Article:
From the start, the Health Insurance Portability and Accountability Act, better known by its acronym HIPAA, has focused on patients while requiring the healthcare industry to take steps to better serve them.
Enacted in 1997, HIPAA’s first major order was guaranteeing employees the right to continue to receive health insurance coverage when they are between jobs. Later, it moved on to tackle two more major issues: patient privacy and standardized medical recordkeeping.
Why Is HIPAA Important?
The easy answer: HIPAA is important because it’s the law, and the penalties for breaking it can be severe.
It also gave unprecedented rights to patients: for the first time, they could request, review, correct, and restrict access to their medical information. It also spelled out requirements for medical personnel to safeguard those records and restrict who could view them.
The notion that patients had any rights to their own medical information was a pretty radical one, back in 1976. So was telling the powerful healthcare industry that they had responsibilities to patients beyond “do no harm.”
HIPAA In the Healthcare Field
So what are the benefits of HIPAA in the healthcare field?
Many observers agree that HIPAA prodded medical providers – staff in physician offices, hospitals, nursing facilities, outpatient centers – to take medical records seriously before problems with safeguarding private medical information and poor record-keeping became epidemic.
Prior to HIPAA, it wasn’t unusual to see patient health records lying around an office for anyone to glimpse. Couriers could be seen delivering paper records between offices: one mishap and an embarrassing record or revealing photograph was up for grabs.
That was in addition to an average of 150 people who had easy access to patient medical records after a hospital stay, as HIPAA’s preamble to the Privacy Rule notes. Does an X-ray technician need to view blood test results, and should a billing clerk be able to pull up a patient’s height, weight, and family medical history? Of course not, and this casual attitude toward medical information, some of which can be highly sensitive, needed to be halted.
HIPAA’s move to standardize who can view medical records and how to protect them were initially strongly resisted. But these steps were necessary. The industry clearly was unable or unwilling to do this on their own, as Donna Bowers wrote in Baylor University Medical Center Proceedings back in 2001.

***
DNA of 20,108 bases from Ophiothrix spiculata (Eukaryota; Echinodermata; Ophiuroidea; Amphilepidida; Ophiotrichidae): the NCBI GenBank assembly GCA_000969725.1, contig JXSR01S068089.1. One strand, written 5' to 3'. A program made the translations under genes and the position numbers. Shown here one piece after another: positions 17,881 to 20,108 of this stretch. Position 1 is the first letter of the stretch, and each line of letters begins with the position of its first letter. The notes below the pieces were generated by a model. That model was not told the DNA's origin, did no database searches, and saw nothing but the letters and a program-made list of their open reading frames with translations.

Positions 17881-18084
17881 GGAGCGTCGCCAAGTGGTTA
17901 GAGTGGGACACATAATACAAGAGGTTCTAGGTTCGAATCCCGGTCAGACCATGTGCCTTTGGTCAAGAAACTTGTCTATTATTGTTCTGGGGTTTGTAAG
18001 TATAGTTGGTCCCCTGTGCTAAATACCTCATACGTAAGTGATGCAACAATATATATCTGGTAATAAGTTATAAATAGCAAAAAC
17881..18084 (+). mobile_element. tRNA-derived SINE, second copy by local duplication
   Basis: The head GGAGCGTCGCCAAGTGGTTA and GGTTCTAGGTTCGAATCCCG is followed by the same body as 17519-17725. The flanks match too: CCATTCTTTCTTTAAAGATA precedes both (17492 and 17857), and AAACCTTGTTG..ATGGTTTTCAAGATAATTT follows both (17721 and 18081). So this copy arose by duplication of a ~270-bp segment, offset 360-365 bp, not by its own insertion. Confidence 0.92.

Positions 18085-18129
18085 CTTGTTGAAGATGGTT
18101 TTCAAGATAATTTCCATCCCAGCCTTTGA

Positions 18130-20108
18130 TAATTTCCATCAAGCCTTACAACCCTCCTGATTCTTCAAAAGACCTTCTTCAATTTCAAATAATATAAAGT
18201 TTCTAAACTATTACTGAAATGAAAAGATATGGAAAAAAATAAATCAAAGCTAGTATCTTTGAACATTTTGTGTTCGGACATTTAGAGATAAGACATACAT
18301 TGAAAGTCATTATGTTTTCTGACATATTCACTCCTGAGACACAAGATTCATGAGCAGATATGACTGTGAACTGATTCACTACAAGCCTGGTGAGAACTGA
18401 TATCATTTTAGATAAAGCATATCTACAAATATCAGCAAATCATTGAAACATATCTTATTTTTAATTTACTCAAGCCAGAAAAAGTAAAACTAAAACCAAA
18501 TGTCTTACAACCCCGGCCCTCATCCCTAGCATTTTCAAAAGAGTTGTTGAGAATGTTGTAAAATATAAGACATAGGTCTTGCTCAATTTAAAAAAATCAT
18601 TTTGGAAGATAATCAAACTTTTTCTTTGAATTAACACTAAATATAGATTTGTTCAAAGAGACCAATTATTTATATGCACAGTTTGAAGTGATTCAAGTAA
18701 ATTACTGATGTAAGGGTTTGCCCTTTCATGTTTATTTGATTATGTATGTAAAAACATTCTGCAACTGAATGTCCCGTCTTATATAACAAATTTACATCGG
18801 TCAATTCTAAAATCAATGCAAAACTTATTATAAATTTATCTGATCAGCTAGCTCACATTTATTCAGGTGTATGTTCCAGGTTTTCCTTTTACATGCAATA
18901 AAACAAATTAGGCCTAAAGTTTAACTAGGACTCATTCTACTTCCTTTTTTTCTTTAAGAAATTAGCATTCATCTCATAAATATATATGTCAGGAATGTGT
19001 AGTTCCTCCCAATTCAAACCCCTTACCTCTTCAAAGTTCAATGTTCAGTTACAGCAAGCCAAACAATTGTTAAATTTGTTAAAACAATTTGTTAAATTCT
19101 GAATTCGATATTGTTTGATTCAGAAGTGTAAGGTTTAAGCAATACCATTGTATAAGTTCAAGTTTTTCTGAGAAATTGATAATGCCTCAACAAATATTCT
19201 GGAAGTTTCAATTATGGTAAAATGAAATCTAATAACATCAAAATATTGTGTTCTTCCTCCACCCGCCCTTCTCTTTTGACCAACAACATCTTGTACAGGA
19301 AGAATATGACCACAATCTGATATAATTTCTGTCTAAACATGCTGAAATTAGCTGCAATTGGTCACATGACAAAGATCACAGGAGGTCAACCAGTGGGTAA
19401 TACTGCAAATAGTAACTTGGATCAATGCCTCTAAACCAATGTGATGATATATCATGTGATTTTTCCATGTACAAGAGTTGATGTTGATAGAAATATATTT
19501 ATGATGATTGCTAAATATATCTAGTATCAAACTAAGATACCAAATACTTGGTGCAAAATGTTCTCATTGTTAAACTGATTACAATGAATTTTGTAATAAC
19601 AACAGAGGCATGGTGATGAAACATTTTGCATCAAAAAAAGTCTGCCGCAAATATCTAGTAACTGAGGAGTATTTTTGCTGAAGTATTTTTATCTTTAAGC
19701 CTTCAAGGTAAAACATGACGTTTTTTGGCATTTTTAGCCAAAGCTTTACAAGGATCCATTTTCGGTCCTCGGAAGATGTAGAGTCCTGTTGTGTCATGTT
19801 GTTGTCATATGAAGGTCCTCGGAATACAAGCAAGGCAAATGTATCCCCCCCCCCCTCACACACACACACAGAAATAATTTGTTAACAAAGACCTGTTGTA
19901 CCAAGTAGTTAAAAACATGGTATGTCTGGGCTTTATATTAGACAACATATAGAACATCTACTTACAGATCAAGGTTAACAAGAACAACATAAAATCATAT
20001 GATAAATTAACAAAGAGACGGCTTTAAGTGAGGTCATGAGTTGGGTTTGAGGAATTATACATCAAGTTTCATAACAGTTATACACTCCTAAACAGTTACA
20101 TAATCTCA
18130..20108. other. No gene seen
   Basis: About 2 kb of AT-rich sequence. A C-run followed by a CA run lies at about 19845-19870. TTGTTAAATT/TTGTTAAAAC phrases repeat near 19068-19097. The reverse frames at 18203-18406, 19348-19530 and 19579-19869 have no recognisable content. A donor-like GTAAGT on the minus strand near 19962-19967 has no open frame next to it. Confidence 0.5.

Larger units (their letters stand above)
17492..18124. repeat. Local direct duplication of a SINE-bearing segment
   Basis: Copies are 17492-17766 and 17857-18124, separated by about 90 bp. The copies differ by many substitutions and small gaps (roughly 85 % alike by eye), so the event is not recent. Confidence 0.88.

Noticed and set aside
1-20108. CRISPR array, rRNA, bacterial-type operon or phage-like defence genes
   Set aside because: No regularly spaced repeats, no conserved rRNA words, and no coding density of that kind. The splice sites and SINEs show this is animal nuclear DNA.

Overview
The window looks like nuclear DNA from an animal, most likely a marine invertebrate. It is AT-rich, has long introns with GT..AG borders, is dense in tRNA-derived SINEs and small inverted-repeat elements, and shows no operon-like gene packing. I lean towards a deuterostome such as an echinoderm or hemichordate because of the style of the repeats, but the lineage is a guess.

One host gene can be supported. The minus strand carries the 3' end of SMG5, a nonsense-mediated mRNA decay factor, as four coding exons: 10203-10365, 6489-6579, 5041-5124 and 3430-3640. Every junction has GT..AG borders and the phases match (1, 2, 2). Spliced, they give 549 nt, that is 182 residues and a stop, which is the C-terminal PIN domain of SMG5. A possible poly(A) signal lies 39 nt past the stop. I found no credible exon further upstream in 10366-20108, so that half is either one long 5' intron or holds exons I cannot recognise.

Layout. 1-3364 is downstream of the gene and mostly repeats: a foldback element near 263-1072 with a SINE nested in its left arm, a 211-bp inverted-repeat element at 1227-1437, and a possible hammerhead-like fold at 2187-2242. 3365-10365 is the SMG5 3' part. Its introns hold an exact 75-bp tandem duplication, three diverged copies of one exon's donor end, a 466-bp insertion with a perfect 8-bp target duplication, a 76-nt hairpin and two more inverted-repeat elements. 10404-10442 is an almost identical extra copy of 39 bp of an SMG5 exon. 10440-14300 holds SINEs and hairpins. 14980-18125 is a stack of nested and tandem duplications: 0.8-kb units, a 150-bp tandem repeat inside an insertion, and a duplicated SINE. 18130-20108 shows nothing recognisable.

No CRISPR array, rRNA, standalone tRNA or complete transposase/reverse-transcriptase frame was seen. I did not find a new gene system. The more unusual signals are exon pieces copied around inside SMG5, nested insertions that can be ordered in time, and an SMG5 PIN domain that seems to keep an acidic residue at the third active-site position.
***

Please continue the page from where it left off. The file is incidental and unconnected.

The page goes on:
By requiring electronic medical records, HIPAA pushed the industry into the IT forefront as it established firm security protocols and lay the groundwork for standardized data collection processes, as Luke Gale wrote in HealthcareDive in 2016. Many of these standards were adopted by other industries that also handled personal information.
Finally, few people in 1996 could foresee an era when patients could easily share their opinions and experiences with healthcare and medical providers. HIPAA didn’t cause this to happen, of course, but it can be argued that it prepared the industry for Yelp and dedicated rating services like Healthgrades and Vitals.
Why Is Compliance Important in Healthcare?
Compliance is important in any industry, of course. Healthcare is one that touches nearly every individual. Requiring compliance programs improves patient care and interactions, and it can be argued, helps individuals in the industry maintain reasonably positive reputations among peers and patients. After all, who wants to be the one who makes the news by losing or accidentally exposing private medical information?
Compliance is important in healthcare to ensure HIPAA-covered entities follow the law and avoid penalties. They can also guard against potential malpractice issues. In this way, HIPAA may have saved the industry from itself by pushing it to solve some of its most serious problems. If you have any additional questions about this or similar topics, reach out to Hybrid Chart, today!
Dr. Gregory Sanders is a Harvard-trained, practicing cardiologist and founder and CEO of HybridChart. He has been coding since the 1980s and has spent his medical career focusing on improving processes. His patient care skills earned him recognition as one of Phoenix Magazine’s TOP DOCs. He lives in Scottsdale with his family.